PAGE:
This Week in Security
June 27 - July 3 2022
"LPE Exploit, 34 Zero-Day by Jenkins and Amazon Photo App Access Token Issue"
DragonForce Malaysia, a hactivist group who had launched several campaigns targeting numerous government agencies and organisations across the Middle East and Asia is in news again. This time they have released an exploit that allows Windows Server local privilege escalation (LPE) to grant access to local distribution router (LDR) capabilities.
The Hacktivist group has published the POC and claims that authentication can be bypassed remotely with in a second to access the LDR layer, which is used to interconnection local networks at various locations of an organisation. As per the group, currently their main target is businesses operating in India and they are also planning to add Ransomware to their arsenal.
LPE vulnerabilities when exploited, allows an attacker to gain local admin privileges ultimately giving access to the sensitive data on the network such as credentials. Attacker may impersonate other users for lateral movement within the network. Once attacker will gain admin privileges, attacker can do any task which an admin can do, such as configuration changes, installation and execution of malware, steal data.
Most of the organisations do not treat LPE vulnerabilities under emergency patch cycle but move it to quarterly patch cycle. Reason behind that is that they feel to exploit LPE attacker needs initiate foothold to the victims network or to the endpoint. In my opinion, instead of moving all LPE to quarterly or longer patch cycle they should do it on case by case bases and whenever it is required they should consider patching LPE vulnerabilities under emergency patch cycle as well.
Jenkins, a platform with support of over 1700 plugins which is used globally by enterprises for building, testing and deploying software, has recently announced 34 zero day security vulnerabilities affecting 29 of the plugins for the Jenkins open source automation server. Per Jenkin’s data vulnerable plugins have more than 22000 installs and the severity of these vulnerabilities are in the range of low to high. So far a fix is not available for any of 34 vulnerabilities.
The zero day includes vulnerabilities such as XSS, CSRF, mission or incorrect permission checks, as well as passwords, secrets, API keys and tokens stored in plain text. Per Shodan’s data stats at-least 144000 Jenkins servers which are vulnerable to these vulnerabilities are exposed to internet.
After reading all this information you must be getting negative thoughts about it but, as they always say, be positive! So being positive, I found a few positive things from the 34 zero day vulnerabilities such as: none of the vulnerabilities are of critical severity, vulnerability with high severity require user interaction to be exploited. Hopefully Jenkins will release the fix soon.
Amazon Photos app users should be concerned with this news. It was reported by a researcher from Checkmarx that the access tokens of Amazon Photos app for Android Users are not protected enough and, in theory, an attacker can use those tokens to access personal data not only from the Photos app but also from various Amazon Apps such as Amazon Drive.
As per Amazon, the vulnerability was reported to them on 7th Nov 2021 and it was fully resolved on 18th Dec, But if the issue was known to attacker before the vulnerability was fixed there are still very good chances that attackers might have stolen users data.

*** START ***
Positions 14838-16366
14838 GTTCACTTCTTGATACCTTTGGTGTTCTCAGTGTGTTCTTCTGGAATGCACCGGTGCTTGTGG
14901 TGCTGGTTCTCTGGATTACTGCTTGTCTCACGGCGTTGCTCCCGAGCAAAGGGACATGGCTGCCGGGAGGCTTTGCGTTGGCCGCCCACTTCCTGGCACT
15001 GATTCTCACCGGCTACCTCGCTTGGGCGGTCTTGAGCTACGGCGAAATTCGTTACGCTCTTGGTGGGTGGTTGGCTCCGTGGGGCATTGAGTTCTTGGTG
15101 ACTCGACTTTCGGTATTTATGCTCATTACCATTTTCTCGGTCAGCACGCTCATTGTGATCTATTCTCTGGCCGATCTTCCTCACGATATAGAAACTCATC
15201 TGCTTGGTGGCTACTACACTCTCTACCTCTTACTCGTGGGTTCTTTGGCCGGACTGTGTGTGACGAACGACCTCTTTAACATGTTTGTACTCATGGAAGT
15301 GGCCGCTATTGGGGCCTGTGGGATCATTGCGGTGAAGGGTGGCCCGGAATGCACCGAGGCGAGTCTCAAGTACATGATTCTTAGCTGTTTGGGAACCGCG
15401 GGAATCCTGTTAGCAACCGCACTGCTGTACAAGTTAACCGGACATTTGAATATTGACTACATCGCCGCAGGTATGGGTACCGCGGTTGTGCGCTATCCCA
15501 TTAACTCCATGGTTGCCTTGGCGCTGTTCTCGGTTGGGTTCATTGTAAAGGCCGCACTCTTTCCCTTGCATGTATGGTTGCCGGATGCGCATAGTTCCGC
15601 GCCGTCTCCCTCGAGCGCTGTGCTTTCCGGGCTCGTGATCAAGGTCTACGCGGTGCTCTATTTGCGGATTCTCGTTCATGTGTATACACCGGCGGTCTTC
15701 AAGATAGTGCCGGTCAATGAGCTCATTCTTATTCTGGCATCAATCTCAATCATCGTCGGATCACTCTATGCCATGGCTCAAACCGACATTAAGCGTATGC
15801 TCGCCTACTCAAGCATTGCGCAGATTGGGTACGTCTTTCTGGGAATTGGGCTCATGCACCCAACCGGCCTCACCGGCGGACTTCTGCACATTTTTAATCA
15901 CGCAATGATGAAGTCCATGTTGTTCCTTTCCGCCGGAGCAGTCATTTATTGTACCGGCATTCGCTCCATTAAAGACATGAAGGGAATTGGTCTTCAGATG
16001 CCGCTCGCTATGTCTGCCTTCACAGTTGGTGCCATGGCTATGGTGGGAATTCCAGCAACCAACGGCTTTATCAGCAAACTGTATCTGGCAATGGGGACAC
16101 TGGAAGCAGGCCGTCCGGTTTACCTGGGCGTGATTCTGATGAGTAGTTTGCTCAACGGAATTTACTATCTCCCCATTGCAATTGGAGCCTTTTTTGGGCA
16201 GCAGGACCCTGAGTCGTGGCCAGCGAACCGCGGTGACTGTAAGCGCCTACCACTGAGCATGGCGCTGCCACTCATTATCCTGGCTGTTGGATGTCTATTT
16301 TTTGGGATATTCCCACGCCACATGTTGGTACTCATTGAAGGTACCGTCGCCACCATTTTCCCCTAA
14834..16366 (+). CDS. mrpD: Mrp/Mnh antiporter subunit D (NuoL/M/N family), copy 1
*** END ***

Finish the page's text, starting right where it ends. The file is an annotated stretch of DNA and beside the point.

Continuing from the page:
Let's understand what is Access Token in Amazon's own words "An access token is granted by the authorization server when a user logs in to a site. An access token is specific to a client, a user, and an access scope. A client must use an access token to retrieve customer profile data and allow access to shipping and payment information. An access token is an alphanumeric code 350 characters or more in length. Access tokens begin with the characters Atza|." Access tokens are also used to authenticate users across various apps within their ecosystem.
In their report, researchers from Checkmarx described how access tokens naturally leaked through an Amazon application programming interface (API) through “a misconfiguration of the com[.]amazon[.]gallery[.]thor[.]app[.]activity[.]ThorViewActivity component, which is implicitly exported in the app’s manifest file” manifest files describe critical application information to the Android OS and Google Play store – “thus allowing external applications to access it. Whenever this activity is launched, it triggers an HTTP request that carries a header with the customer’s access token.”
In addition to third-party applications, the same unsecure token was also shared with Amazon Drive used for file storage and sharing. One of ways in which an attacker could’ve leveraged unsecured access tokens is with a malicious third-party app installed on the victim’s phone. They could’ve redirected the token in a way “that effectively launches the vulnerable activity and triggers the request to be sent to a server controlled by the attacker.” From there, the attacker could have accessed all kinds of personal information a victim had stored in Amazon Photos. The tokens also leaked to Amazon Drive, so the attacker could have access to the files and folders in a victim’s Drive account.
With so much of control, it is very possible for an attacker to go for the ransomware option. Such security issues may happen to any Cloud service provider, so the best option is to go for regular security audits and pentest, so that such loop holes can be found and fixed well before any malicious actors take advantage.